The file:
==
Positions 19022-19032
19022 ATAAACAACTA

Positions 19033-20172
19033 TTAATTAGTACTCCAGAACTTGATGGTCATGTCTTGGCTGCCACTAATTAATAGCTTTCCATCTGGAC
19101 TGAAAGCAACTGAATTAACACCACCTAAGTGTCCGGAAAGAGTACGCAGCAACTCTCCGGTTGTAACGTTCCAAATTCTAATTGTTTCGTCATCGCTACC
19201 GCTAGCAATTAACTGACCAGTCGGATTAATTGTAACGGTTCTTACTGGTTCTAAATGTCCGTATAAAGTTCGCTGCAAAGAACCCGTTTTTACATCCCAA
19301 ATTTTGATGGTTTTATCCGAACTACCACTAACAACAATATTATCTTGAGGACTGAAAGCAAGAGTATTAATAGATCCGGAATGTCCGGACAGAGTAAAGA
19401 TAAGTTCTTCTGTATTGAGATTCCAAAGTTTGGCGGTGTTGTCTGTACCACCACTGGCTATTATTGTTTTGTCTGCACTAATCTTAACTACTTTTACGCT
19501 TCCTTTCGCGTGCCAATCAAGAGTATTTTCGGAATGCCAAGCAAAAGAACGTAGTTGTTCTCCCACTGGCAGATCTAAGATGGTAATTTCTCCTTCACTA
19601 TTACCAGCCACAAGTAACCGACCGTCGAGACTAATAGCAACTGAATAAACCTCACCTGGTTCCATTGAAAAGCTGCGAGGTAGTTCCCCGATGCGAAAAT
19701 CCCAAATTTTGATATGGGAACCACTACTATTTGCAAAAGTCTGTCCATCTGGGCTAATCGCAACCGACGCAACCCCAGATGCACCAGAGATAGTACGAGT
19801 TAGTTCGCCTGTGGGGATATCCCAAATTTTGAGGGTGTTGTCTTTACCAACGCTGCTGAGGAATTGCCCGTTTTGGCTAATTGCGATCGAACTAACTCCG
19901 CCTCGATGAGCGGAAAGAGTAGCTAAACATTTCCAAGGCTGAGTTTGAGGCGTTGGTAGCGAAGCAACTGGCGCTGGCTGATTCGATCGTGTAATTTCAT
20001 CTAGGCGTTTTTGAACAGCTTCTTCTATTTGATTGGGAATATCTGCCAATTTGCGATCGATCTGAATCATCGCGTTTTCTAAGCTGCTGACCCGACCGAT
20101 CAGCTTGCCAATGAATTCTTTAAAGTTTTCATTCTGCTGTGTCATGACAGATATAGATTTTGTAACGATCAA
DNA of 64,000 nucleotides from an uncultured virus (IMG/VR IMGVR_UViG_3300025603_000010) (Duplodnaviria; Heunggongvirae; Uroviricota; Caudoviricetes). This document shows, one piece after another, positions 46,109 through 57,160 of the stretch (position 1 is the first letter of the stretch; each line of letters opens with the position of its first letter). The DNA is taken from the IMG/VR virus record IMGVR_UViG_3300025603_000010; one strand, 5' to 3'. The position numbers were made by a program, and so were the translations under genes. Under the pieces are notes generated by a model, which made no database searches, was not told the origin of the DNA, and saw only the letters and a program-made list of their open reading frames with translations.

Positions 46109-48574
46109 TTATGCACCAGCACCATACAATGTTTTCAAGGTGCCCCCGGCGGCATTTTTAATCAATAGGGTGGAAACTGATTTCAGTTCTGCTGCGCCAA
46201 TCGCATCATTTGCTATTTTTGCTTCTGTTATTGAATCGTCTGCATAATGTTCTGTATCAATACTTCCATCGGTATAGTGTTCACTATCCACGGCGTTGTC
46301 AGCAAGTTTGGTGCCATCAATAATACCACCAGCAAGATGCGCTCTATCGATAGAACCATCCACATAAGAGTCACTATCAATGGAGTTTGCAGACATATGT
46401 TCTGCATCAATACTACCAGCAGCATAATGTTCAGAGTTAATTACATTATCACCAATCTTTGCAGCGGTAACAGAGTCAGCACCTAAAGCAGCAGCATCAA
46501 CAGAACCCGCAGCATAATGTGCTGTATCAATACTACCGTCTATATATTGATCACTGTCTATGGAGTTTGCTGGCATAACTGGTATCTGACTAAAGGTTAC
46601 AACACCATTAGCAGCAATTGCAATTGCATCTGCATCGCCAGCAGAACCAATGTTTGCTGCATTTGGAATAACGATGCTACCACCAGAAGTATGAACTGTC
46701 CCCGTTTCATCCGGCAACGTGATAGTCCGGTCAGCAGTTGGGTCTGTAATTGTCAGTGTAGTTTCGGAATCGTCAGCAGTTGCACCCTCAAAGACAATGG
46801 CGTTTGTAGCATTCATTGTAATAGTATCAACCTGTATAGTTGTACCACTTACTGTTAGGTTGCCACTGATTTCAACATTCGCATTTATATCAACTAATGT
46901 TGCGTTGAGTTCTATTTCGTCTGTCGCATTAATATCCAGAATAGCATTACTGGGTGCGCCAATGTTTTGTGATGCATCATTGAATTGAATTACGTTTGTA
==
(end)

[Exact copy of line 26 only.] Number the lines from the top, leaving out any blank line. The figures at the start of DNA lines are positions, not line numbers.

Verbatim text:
46901 TGCGTTGAGTTCTATTTCGTCTGTCGCATTAATATCCAGAATAGCATTACTGGGTGCGCCAATGTTTTGTGATGCATCATTGAATTGAATTACGTTTGTA